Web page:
Since the 1960s, the Mediterranean diet has been known as heart healthy, and today its popularity continues, even being named the #1 diet of 2021 by US News & World Report. Interest in the Mediterranean diet pattern began when researchers noted fewer numbers of deaths from cardiovascular disease in people groups living on the Mediterranean Sea. Unlike many other popular diets like the keto diet, which is rigid, difficult to maintain, and has many nutritional risks involved like discouraging entire food groups, the Mediterranean diet offers a variety of foods and is thus sustainable long term. The studies proving its benefits are so many that the US Dietary Guidelines (DGs) for Americans provides a “Healthy Mediterranean Eating Pattern as one example of an eating pattern than aligns with the DGs.
Since people groups on the Mediterranean eat differently (consider Greek versus Spanish food), there is no “one” Mediterranean diet. Rather, the DGs focuses on weekly food group targets. In evaluating the science, the DGs determined, the core of these diets is fruits, vegetables, whole grains and healthy fats like olive oil, nuts and seeds which are all consumed daily. Fish and beans are recommended 2-3 times a week, as well as moderate intake of eggs and low-fat dairy products. Red meat is recommended less often, a few times a month only. Methods of preparation are also important. The Mediterranean diet emphasizes low sodium and low processed, whole foods; so instead of frying fish, it should be grilled on baked, and instead of enhancing flavor with sodium and high fat sauces, the diet focuses instead on herbs and spices. In addition, the eating pattern encourages socializing over meals and daily physical activity, other components of a healthy lifestyle.
What’s the science behind the heart healthy benefits? There are many components of the Mediterranean diet believed to improve heart health. The diet switches artery-clogging saturated and trans fats found in processed foods and fatty red meat, with healthier mono and polyunsaturated fats found in plants. The Mediterranean diet, helps with lowering blood cholesterol and blood pressure to allow for better heart health and lower risk of cardiovascular incidents. Soluble fiber in whole grains and the mono and polyunsaturated fats in olive help lower blood cholesterol. Omega 3 fatty acids in fish reduce blood clotting and inflation. Furthermore, the emphasis on whole, processed foods ensures lower sodium content which also helps control blood pressure. Some research also suggests a heart benefit of moderate alcohol consumption, but it should be emphasized this is red wine, and consuming it with meals. This benefit, however, is not sufficient for those that don’t drink to start.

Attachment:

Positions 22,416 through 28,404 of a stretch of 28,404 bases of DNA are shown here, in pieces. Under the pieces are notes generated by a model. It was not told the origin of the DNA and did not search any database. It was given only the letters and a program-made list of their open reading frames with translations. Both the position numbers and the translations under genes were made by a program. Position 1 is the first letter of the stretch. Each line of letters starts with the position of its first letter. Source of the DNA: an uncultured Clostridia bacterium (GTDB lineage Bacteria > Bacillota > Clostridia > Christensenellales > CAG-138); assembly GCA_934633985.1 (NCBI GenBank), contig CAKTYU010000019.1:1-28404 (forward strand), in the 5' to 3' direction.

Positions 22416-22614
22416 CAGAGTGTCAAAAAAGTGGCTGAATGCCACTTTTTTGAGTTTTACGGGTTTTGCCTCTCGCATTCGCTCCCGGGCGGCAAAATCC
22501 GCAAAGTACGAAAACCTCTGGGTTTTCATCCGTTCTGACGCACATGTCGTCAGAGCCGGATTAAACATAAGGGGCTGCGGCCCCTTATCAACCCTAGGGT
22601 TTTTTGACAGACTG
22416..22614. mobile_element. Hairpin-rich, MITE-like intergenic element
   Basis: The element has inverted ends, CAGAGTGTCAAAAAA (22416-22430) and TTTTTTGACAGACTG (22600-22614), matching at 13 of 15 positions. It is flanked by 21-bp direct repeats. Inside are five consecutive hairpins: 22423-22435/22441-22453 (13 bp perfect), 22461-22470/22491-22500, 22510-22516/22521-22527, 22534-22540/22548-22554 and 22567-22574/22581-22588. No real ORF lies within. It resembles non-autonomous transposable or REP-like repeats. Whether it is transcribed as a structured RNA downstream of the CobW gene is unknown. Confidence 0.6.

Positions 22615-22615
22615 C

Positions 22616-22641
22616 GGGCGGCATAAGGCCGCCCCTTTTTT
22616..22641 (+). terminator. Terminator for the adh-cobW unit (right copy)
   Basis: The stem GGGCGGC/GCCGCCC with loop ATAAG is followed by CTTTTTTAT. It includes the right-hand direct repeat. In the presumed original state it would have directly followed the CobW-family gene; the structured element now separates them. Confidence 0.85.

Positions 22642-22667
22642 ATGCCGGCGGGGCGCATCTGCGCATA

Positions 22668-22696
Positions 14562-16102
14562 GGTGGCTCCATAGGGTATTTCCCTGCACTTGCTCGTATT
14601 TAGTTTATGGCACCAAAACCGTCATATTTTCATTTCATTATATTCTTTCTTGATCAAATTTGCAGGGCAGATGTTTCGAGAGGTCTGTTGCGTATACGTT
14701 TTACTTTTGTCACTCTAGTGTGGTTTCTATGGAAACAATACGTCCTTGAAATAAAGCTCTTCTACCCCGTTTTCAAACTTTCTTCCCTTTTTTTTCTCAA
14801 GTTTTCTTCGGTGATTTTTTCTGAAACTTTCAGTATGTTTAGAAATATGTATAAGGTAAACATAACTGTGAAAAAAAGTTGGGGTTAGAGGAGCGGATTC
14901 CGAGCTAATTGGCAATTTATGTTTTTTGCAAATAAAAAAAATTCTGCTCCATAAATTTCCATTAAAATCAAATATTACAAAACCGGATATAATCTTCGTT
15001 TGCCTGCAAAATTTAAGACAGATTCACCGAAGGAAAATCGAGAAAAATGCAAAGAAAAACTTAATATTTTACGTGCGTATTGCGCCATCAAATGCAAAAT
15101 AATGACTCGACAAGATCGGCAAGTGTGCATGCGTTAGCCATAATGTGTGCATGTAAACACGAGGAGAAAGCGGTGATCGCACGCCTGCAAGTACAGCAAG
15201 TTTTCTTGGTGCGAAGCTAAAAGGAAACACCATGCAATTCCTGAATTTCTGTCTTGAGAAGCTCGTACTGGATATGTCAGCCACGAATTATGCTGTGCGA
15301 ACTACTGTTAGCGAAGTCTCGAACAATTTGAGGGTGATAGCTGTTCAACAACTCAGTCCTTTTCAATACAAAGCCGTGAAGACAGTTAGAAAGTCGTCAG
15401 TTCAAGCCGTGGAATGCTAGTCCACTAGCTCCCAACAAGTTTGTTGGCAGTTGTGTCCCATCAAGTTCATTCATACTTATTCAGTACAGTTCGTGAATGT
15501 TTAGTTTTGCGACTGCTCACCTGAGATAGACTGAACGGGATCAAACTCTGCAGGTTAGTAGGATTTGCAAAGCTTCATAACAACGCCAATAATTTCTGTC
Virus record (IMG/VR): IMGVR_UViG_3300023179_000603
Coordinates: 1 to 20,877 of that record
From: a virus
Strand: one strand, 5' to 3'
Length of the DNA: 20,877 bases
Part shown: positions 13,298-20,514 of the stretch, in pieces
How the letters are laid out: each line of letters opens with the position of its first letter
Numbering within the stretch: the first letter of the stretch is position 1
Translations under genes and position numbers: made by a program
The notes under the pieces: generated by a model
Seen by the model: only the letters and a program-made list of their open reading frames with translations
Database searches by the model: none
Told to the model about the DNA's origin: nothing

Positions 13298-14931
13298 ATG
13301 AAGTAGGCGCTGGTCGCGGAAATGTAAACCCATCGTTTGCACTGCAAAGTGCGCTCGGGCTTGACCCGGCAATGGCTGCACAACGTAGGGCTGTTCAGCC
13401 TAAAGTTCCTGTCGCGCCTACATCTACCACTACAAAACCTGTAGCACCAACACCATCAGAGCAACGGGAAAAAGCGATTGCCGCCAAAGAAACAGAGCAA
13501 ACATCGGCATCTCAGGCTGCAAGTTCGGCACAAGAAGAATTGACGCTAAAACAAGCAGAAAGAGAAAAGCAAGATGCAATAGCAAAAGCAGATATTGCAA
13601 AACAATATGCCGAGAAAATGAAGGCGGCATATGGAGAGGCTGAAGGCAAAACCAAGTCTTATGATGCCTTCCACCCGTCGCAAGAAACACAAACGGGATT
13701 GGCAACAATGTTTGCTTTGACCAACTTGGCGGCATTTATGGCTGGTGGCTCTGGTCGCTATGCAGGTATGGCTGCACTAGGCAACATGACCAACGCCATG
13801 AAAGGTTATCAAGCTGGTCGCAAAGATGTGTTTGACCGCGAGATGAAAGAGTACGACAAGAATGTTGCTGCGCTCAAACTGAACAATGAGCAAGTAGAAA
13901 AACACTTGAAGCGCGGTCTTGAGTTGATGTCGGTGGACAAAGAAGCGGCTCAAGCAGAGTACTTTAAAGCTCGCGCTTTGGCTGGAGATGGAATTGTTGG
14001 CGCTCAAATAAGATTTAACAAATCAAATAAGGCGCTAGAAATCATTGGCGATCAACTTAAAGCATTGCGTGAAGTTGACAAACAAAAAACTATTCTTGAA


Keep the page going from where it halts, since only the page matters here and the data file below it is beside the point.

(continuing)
The Mediterranean Diet has a lot of flexibility and provides a wide variety of foods, so it may be an easier healthy eating plan than “fad” diets. It makes room for a delicious variety of healthy foods it also incorporates lifestyle factors like physical activity. For more information, check out The Academy of Nutrition and Dietetics or Mayo Clinic’s page. And as always, speak with a doctor or dietitian before starting a diet or drastically changing eating habits.This article was posted in Nutrition News.